Of all of the books I’ve read that I wish I had written, this is the one I wish I had written the most.

Isolation

I’m thinking about isolation.  Not what you do on a Sunday morning? Just me?

Several recent conversations with my sisters and my mother have reminded me how isolated we all were from each other in years past.  The stage was set within our family for absolute obedience and we were a perfect storm of noncommunication.

Firstly, the cult of Pentecostalism required isolation from the world in general, effectively taking away any context for normality.  Intrinsic to that religious culture is the submission of women to men.  Women cannot hold positions of power or have a public voice.  Their submission must be evident in behavior and appearance.

But you know that.

Add in an ambitious, power-hungry, sexually frustrated narcissist on a mission from God with a public persona to protect and we have a family of women who were not allowed to talk to each other.  Not because we didn’t want to, but because we were forbidden and didn’t know how.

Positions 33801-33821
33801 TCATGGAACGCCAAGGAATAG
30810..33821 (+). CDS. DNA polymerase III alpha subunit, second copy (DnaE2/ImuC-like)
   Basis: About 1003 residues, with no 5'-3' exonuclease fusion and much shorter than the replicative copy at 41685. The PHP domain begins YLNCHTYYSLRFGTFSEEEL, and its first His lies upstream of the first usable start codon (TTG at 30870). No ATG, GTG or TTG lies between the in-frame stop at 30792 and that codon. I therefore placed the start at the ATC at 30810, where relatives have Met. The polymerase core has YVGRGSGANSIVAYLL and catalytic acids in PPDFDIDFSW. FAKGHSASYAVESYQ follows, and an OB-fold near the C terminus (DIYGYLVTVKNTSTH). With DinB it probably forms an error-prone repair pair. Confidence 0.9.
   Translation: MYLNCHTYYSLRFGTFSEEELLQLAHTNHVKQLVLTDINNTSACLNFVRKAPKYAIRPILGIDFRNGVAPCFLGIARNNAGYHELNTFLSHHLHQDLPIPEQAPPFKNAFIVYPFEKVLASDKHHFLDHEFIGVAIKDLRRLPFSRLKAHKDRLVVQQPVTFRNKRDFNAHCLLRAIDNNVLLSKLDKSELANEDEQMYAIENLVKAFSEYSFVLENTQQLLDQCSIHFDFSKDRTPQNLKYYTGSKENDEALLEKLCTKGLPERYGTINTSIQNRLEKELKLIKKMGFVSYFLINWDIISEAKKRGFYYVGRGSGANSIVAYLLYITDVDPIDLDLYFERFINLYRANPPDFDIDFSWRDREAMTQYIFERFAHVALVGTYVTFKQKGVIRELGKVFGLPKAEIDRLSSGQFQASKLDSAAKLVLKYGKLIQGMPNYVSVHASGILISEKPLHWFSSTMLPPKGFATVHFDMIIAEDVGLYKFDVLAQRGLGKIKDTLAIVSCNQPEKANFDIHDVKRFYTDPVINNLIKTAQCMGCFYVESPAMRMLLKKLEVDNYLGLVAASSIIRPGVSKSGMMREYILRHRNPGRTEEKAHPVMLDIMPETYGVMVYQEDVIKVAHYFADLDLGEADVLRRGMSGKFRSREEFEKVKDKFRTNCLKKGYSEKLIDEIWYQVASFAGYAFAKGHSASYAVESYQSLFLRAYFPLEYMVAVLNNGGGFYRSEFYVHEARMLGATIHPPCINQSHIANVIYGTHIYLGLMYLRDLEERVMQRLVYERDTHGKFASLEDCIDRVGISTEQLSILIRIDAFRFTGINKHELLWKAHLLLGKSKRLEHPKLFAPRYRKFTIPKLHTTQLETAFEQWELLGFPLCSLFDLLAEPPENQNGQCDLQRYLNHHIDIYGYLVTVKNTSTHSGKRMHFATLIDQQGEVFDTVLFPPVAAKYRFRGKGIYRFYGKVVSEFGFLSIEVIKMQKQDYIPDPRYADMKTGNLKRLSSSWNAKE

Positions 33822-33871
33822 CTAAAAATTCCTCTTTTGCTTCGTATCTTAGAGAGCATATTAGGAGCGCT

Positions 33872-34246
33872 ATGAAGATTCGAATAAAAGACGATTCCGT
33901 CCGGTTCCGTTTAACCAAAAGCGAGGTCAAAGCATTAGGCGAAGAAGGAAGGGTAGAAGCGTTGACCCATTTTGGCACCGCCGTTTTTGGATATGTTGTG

When crises came around, we were already in a state of silence.  By the time my teenage fallopian tube exploded (see Close Call for the story) and I was near death, we were all perfectly trained. All Dad had to say was do not speak and we didn’t.  Our silence went far beyond lying to church people who would judge him for having a wayward daughter.  He didn’t have to tell me not to speak.  I hadn’t spoken out loud in my family for years and was not about to start.

Mom knew I was sick but was not allowed to visit me in the hospital, nor to comfort me afterward.  Dad told my sister that Mom didn’t know what happened to me and not to tell her, so she didn’t.  My sister was the only person who spoke to me during my six weeks of recovery following surgery.  I sat home alone with no one to blame but myself. My other sister was told nothing at all.

Silence filled our home, the air too thick to breathe. Not one word was spoken between mother and daughters nor sister to sister about the fact that one of us had a tragic, terrifying, near-death experience.

Thirty-ish years later, with the threat of Dad’s wrath long gone, we talk.  Now we know what we were forced to deny.  Now we say the words.  Now we are free to love each other.  And breathe.